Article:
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Old 07-15-2010, 06:04 AM
 
Location: Long Island
8,900 posts, read 3,024,514 times
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I still canít believe they are still considering putting a casino in that area, of course DíAmato, Mondello, and Mangano support it so has to be more than meets the eye. I have not seen any good ideas come out of any of the planning for the Calverton or Pilgrim State Property either, more of the same retail space, hotels but no focus to bring in companies.

One of the selling points of the Wang development was that students at Hofstra taking hotel management could have first hand experience at the hotels; did they ever hear of Manhattan? Can blackjack dealer classes be far behind.
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Old 07-15-2010, 07:52 AM
 
163 posts, read 213,213 times
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Quote:
Originally Posted by Goodnight View Post
One of the selling points of the Wang development was that students at Hofstra taking hotel management could have first hand experience at the hotels; did they ever hear of Manhattan? Can blackjack dealer classes be far behind.
We will not move forward until our leaders finally understand exponential growth is not viable...Our open spaces are a huge draw to long island, and will very valuable one day. Just look at how Long Beach has turned around by investing in their parks and beaches.
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Old 07-15-2010, 08:08 AM
 
1,303 posts, read 2,142,632 times
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Quote:
Originally Posted by Mantaray14 View Post
We will not move forward until our leaders finally understand exponential growth is not viable...Our open spaces are a huge draw to long island, and will very valuable one day. Just look at how Long Beach has turned around by investing in their parks and beaches.
IMO you are mis-applying the open spaces argument to a 70 acre area of decrepit asphalt parking lots and crummy strip malls...This is not proposed for the Pine Barrens out east or near any shoreline.
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Old 07-15-2010, 09:57 AM
 
Location: Long Island, New York
16,273 posts, read 5,899,183 times
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"all the money is coming from wang"........wrong, only partially and only for the construction,,, not the rest of it,,,and wang is STILL looking for investors to FUND this project
understand INFRASTRUCTURE?? and Scott Rechler is not exactly reliable (((( There's nothing but a pile of dirt on the site along the Long Island Expressway in North Hills where Scott Rechler's Ritz-Carlton luxury development was supposed to have begun rising two years ago. Chill winds sweep over empty flats in Bridgeport, Conn., where he and his partners were to remake the skyline with a $1.5-billion district of chic waterfront condos, shops and yachts.)))))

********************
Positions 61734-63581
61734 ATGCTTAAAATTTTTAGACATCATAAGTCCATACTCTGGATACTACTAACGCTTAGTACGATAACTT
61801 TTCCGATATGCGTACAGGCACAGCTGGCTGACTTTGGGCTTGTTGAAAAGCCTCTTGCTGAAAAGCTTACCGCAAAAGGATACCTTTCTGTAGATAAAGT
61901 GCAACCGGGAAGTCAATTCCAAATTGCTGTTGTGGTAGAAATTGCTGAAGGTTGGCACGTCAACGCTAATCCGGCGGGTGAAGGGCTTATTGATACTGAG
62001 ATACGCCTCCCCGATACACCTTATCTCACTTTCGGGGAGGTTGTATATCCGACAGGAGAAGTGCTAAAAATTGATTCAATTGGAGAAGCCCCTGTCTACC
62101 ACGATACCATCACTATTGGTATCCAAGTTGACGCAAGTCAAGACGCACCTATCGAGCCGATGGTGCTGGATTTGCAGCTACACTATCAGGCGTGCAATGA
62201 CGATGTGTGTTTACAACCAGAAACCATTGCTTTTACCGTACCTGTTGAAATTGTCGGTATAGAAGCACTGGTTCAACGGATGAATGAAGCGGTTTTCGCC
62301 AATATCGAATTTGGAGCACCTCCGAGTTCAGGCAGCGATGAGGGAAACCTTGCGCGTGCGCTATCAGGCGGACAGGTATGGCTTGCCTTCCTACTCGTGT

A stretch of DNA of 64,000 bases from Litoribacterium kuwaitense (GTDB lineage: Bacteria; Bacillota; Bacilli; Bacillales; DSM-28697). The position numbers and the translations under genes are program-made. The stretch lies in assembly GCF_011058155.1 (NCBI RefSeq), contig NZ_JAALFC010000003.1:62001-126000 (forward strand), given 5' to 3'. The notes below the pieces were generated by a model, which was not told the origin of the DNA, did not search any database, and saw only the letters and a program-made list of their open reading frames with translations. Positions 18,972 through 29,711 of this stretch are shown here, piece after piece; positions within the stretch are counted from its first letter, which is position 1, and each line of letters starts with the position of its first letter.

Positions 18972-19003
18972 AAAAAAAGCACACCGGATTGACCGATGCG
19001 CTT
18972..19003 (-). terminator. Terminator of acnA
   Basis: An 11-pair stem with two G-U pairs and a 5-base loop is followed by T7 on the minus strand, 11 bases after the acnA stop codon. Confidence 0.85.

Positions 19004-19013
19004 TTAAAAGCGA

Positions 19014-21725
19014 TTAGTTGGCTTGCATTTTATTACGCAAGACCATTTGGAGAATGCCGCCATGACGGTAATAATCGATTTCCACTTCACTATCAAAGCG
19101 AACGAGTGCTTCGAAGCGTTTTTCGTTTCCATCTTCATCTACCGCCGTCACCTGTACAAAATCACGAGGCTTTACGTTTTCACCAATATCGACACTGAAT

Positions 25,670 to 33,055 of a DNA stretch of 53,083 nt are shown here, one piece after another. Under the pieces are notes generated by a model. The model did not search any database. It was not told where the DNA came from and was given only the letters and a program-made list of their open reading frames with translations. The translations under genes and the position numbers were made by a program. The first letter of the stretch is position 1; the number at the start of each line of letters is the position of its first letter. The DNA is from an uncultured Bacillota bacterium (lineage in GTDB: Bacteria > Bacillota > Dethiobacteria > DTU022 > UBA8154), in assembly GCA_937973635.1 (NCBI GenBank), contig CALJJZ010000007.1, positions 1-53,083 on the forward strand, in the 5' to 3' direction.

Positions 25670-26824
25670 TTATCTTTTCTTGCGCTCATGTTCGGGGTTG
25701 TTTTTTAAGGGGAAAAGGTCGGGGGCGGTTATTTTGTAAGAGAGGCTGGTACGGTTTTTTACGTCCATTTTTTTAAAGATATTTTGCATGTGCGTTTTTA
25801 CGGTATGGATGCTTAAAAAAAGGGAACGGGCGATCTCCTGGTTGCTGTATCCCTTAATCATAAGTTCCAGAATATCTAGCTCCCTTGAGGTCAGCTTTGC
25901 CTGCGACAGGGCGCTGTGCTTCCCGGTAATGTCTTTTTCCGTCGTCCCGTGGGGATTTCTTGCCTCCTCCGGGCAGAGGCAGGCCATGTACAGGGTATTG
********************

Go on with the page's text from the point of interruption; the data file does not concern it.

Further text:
Building this huge thing with 'luxury apartments, low wage apartments, retail stores, a 'canal', a trollie, etc will ADD cost to the infrastructure of the state, county, town and district.

YOUR taxes (town/county and state) pay for garbage..police...water...sewe r..fire...schools... electricity for municipalities (to include street lamps), BUSES (hmm MTA is alreay cutting back services and raising fees),. etc

it doesnt address:

increase in garbage...TOH is already backlogged on what to do with their solidwaste.......the extra garbagemen and their trucks and where to refine it (the burning plant is already at max capacity,landfills are CLOSED, and we SHIP our garbage to other states)

the already overburdoned electric grid..to include all the ' extra''municipal' lighting.....the extra load on the electric grid, the LIPA says is maxed out already (remember we prevented shoreham)...(lipa BUYS power from PA and CT..and lipa is raising rates).......who will pay that bill????...THE TAXPAYER AND YOU WILL ALSO SEE IT IN YOUR RATE INCREASES

the already overburdoned sewer systems(toilet water) on long island....The sewer (waste treatment plants) have been for years saying that they need more and newer ones (ceder creek is so overused look at all the waste that get dumped into the bay (right back into the aquifers).QUOTE from the story" "With the condition of the plant, I question its ability to handle the extra sewage." ........just where will all the sewage get dump/treated and who will pay for it????....THE TAXPAYER

the already overburdoned aquafers on long island....the water supply that is vital to all of ling island (our natural aquafer is already overused, and getting more polluted(look at all the studies on the overusage of fertilizer on LI))......where will the extra water/purification of water come from???......THE TAXPAYER